The “totality of the circumstances” test for reliability ․ applies to extra-judicial pretrial identification procedures such as lineups, showups and photographic displays, not to the in-court procedures used in this case. Because pretrial identification procedures occur beyond the immediate supervision of the court, the likelihood of misidentification in such cases increases, and courts have required that pretrial identification procedures comport with certain minimum constitutional requirements in order to [e]nsure fairness. These extra safeguards are not, however, applicable to [the witnesses] in-court identification[s] of [Culbreath] in this case. Rather, [their] testimony is subject to the same rules of evidence, witness credibility, and cross-examination as all testimony in a criminal trial.
(Citations and punctuation omitted.) Ralston v. State, 251 Ga. 682, 683–684(2), 309 S.E.2d 135 (1983).
Here, the evidence shows that both K.M. and Carlson had ample opportunity to view Culbreath at the time of the crime; they testified, under oath, that he was the intruder; and they were subject to cross-examination.3 Accordingly, the in-court identifications were properly admitted.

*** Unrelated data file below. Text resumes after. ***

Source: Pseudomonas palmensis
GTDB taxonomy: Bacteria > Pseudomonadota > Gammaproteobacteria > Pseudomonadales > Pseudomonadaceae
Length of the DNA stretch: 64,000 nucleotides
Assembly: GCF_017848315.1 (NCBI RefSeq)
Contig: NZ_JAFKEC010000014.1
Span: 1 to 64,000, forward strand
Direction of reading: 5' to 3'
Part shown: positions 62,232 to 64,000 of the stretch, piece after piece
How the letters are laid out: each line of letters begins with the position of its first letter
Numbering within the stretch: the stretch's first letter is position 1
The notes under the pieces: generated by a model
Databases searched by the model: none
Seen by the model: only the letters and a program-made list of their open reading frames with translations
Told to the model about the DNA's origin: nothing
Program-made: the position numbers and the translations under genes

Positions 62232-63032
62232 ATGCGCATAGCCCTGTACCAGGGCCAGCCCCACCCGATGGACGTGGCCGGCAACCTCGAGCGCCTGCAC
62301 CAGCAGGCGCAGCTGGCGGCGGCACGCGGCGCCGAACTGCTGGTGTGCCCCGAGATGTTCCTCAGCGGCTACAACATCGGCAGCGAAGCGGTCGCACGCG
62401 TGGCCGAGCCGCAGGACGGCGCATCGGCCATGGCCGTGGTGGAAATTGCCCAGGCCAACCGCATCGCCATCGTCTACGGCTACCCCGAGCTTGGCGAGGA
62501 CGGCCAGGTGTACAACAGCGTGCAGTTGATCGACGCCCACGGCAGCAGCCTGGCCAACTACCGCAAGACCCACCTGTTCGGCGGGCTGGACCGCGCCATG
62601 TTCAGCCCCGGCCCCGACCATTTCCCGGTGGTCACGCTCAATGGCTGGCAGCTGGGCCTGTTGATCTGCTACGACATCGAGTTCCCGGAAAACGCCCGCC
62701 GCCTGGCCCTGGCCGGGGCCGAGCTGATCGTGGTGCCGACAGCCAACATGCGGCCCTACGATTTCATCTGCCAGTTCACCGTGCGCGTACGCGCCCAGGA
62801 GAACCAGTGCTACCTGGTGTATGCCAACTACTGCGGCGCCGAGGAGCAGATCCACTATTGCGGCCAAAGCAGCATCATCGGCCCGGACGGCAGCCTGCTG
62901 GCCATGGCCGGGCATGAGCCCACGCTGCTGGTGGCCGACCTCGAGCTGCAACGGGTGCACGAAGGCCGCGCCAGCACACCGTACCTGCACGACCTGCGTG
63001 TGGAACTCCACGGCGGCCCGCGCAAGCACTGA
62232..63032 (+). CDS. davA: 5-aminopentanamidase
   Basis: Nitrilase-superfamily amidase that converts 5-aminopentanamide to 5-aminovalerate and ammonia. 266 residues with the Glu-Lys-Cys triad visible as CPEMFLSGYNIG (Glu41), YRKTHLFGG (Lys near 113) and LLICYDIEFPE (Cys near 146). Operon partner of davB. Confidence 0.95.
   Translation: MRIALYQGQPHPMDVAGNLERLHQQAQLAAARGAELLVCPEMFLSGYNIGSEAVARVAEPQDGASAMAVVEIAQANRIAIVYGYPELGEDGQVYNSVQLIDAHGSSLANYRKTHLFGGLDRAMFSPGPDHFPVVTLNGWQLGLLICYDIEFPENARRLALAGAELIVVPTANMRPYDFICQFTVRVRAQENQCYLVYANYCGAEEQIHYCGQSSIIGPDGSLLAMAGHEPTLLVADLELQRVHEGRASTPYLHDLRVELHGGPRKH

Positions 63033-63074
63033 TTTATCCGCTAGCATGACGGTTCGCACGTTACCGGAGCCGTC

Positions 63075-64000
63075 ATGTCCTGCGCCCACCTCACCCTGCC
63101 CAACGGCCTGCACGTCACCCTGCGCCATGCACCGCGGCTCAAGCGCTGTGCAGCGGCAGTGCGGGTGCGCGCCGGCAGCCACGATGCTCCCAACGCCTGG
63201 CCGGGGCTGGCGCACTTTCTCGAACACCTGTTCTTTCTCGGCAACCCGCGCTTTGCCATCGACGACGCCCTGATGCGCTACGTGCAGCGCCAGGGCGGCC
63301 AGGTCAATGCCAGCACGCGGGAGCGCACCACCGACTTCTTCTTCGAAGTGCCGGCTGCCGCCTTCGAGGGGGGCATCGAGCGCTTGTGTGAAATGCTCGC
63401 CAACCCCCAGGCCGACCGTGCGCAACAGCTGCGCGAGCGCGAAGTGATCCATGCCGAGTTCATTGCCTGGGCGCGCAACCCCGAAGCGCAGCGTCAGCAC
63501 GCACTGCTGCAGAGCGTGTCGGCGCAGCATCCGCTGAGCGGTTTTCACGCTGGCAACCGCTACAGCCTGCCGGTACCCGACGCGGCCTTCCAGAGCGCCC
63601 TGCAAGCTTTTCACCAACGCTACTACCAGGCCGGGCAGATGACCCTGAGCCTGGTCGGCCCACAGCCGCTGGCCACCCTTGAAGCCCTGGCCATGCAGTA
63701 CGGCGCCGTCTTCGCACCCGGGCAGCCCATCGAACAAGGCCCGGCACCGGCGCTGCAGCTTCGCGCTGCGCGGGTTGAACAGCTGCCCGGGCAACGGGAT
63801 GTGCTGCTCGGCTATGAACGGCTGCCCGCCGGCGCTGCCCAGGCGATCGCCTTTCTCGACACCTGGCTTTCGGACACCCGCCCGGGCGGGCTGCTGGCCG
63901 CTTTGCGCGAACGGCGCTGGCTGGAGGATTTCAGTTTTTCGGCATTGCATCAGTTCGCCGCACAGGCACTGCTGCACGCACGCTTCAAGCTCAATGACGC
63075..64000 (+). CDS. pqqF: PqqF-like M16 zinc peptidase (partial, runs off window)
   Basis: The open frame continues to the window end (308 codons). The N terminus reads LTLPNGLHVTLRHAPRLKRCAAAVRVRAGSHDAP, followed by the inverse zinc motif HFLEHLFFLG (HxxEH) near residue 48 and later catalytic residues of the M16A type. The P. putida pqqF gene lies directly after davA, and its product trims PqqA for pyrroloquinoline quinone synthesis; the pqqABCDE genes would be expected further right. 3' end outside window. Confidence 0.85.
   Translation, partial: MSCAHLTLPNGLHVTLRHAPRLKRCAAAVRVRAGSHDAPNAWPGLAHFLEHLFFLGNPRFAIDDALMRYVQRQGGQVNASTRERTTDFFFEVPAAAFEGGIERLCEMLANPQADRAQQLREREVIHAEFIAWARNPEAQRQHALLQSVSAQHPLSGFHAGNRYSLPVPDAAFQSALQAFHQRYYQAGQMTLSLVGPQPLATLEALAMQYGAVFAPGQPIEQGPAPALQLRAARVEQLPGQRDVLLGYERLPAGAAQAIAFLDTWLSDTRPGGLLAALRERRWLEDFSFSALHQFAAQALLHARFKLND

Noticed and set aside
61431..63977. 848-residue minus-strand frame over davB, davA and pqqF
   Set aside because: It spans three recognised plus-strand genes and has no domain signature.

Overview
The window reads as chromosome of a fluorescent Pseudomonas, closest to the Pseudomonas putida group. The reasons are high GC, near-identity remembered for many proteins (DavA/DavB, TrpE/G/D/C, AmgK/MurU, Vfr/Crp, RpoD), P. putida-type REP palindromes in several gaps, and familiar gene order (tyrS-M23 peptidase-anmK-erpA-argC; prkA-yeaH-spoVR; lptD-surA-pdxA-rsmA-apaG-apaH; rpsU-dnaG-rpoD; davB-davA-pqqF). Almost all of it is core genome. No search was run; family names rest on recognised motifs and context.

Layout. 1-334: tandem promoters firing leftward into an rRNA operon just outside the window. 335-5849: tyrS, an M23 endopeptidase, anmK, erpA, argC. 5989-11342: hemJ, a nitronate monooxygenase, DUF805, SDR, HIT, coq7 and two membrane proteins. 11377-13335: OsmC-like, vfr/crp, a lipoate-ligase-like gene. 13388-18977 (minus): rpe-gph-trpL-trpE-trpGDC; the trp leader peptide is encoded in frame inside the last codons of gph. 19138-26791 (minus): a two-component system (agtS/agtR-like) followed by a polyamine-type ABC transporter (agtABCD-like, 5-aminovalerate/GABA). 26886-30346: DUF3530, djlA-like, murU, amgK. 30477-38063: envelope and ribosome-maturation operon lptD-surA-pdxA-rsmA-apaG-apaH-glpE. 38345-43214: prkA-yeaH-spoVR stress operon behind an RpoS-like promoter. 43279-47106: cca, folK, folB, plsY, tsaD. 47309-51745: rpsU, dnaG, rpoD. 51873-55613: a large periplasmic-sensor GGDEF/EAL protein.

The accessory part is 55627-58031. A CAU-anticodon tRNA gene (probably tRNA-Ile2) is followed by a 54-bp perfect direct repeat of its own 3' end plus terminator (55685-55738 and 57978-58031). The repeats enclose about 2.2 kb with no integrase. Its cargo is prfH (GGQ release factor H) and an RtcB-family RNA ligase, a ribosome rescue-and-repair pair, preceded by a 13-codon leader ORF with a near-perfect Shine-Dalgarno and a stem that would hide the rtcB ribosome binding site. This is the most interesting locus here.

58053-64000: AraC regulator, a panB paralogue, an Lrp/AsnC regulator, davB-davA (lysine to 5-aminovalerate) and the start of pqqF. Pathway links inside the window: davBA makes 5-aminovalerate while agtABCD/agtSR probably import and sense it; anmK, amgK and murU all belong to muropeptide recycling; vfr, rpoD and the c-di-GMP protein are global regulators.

2. Culbreath also contends that the burglary against the Parrises, the false imprisonment counts related to the Parrises, and the aggravated assaults against the Parrises, K. M., and Carlson should have merged with his attempted armed robbery against Mr. and Mrs. Parris. We agree that the aggravated assault against Mrs. Parris (Count 2) should have merged with the attempted armed robbery (Count 5). The remaining crimes do not merge.
“Whether two offenses should be merged is a question of law, and we apply a ‘plain legal error’ standard of review.” Lavigne v. State, 299 Ga.App. 712, 714(2), 683 S.E.2d 656 (2009). A defendant may not be convicted of more than one crime if one crime is included in the other. See OCGA § 16–1–7(a). In making this determination we apply the “required evidence” test:
the applicable rule is that where the same act or transaction constitutes a violation of two distinct statutory provisions, the test to be applied to determine whether there are two offenses or only one, is whether each provision requires proof of a fact which the other does not.
(Punctuation and footnote omitted.) Drinkard v. Walker, 281 Ga. 211, 215, 636 S.E.2d 530 (2006).
(a) Burglary and False Imprisonment.